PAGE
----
One in five Americans believe that the President is a Muslim, even though the President himself has declared that he is a Christian; everyone seems to have forgotten about his infamous pastor. Now adding a twist to this debate, Glenn Beck, the Fox News anchor, has declared that the President may be a Christian, but no one understands his Christianity because he believes in liberation theology.

“You see, it’s all about victims and victimhood; oppressors and the oppressed; reparations, not repentance; collectivism, not individual salvation. I don’t know what that is, other than it’s not Muslim, it’s not Christian. It’s a perversion of the gospel of Jesus Christ as most Christians know it,” Beck said. [After Washington rally, Glenn Beck assails Obama’s religion]

This is funny on many levels. It assumes that there is one generic version of Christianity and  President Obama’s Christianity. It was never true historically nor is it true now. From the time of Paul and the Gnostics, there have been varying interpretations on the life of Jesus. Each group called the other heretic and groups which gained political power, eliminated rival sects.

For instance, the letters of Paul speak often of both the nature of the gospel and whether the good news is meant for only those of the Jewish faith or should be shared with the “Gentiles.” In addition, it is well documented that the Early Church was split between a more orthodox view of Jesus and that of Gnosticism, which denied the humanity of Jesus in favor of a Jesus that only appeared to be human. Read the Gospel of John, for instance, and one comes away with the stark impression that John is very concerned with whether or not God did indeed come “in the flesh.”[Now, It’s the Wrong Jesus.]

Now move forward in time and you have Protestants, Catholics, Orthodox, each different from the other. Then there are American Christian groups, like the Mormons, of which Beck is a member. According to a Pew Poll only 46% of white evangelicals have a favorable opinion of Mormons and some even think of them as unbelievers.

“The Apostle Paul warns Christians against uniting with unbelievers in spiritual endeavors,” Howse wrote. “While I applaud and agree with many of Glenn Beck’s conservative and constitutional views, that does not give me or any other Bible-believing Christian justification to compromise Biblical truth by spiritually joining Beck.”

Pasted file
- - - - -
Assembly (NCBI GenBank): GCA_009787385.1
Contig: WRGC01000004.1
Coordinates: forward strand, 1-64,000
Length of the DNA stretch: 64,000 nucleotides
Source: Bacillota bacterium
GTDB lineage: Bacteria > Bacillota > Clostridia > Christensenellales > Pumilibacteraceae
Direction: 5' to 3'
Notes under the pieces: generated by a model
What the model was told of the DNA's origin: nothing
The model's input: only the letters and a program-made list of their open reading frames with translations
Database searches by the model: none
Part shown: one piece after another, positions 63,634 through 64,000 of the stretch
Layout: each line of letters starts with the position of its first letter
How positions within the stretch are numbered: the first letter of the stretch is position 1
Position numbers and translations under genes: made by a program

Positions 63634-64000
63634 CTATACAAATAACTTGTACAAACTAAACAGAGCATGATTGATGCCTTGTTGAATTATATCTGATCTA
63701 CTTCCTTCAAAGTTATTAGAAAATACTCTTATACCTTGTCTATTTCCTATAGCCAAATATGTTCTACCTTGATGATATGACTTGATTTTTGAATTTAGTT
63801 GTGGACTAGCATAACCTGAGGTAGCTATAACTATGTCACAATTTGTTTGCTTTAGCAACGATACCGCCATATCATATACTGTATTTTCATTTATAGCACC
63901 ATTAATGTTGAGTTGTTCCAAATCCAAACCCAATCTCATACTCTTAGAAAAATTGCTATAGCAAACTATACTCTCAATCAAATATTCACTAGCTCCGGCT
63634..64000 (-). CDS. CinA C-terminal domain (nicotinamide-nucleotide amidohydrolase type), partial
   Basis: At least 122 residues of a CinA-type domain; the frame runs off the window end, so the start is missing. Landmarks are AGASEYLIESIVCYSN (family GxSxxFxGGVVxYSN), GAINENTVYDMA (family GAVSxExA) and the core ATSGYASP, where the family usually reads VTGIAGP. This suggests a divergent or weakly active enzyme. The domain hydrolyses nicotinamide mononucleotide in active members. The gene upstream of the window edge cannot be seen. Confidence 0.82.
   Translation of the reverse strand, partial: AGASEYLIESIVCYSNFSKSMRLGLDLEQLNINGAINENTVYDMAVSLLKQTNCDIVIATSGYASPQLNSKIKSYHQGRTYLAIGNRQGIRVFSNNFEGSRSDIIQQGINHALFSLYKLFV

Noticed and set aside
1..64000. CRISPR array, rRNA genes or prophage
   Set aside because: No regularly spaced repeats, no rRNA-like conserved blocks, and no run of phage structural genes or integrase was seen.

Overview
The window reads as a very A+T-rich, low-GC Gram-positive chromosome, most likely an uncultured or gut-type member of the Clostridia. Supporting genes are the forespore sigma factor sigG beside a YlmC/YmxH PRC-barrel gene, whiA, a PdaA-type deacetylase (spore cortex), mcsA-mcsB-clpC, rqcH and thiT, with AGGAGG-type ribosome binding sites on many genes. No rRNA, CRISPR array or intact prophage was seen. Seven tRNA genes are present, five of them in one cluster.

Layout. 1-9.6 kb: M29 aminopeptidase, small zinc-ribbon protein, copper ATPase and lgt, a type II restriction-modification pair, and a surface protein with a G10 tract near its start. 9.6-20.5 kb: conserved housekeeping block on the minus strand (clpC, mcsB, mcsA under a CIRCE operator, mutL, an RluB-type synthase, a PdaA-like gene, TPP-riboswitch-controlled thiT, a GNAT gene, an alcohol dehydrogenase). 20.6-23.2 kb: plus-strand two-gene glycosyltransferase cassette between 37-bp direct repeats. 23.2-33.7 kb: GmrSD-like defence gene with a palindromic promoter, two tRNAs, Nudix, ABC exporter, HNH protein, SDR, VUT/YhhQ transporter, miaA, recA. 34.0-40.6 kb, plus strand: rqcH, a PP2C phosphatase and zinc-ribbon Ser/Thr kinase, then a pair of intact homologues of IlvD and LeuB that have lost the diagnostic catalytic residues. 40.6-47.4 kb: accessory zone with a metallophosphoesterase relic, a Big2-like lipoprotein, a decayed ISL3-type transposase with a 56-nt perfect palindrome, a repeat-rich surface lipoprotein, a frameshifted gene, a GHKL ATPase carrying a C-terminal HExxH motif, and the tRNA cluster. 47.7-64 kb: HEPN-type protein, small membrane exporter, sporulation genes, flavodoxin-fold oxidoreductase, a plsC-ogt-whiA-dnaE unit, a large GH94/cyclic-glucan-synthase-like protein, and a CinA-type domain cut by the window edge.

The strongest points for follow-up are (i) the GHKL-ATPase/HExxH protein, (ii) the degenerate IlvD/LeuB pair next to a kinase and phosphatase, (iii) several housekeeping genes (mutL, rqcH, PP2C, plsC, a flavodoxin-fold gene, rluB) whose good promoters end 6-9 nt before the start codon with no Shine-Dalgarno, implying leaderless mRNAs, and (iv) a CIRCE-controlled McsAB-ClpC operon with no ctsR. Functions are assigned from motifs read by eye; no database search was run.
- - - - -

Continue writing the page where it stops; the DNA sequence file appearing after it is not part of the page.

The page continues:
“Jesus Christ’s Church has universally rejected Mormonism’s Anti-Trinitarian theology and its claim that mortals may become God,” David Shedlock, a contributor to the evangelical blog Caffeinated Thoughts, wrote in a post this month. “Beck asks Christian leaders to ‘put differences aside,’ but Beck himself daily peppers his broadcasts with Mormon distinctives because he cannot keep his beliefs to himself.” [Some evangelicals on defensive over partnering with Glenn Beck, a Mormon]

Thus when Beck says “Christians” don’t recognize Obama’s Christianity, a large number of “Christians” don’t recognize Beck’s Christianity either. For many of them he is a heretic.

In the final review, “Christian” is a self-defined attribute. It doesn’t make any sense for anyone to declare or decry anyone else’s identification as a Christian. If someone says they are, then they are. If they say they aren’t — even if they’ve been baptized and attend services regularly and participate in all the rituals — then they aren’t. This isn’t something that another person can add to or take away from anyone else. This is what “Freedom of Religion” ultimately means.[Nomenclature]

Searching for the Historical Jesus (2)

For the faithful, the Bible is the word of God; for the historian it is not since there are major discrepancies among gospels. For example, the genealogy of Jesus differs among the gospels of Mathew and Luke. Also in Mark, the followers don’t recognize him as the Messiah until much later while in John, it is right from the beginning. There is no agreement even on which day he actually died. Mark says one thing and John says something else.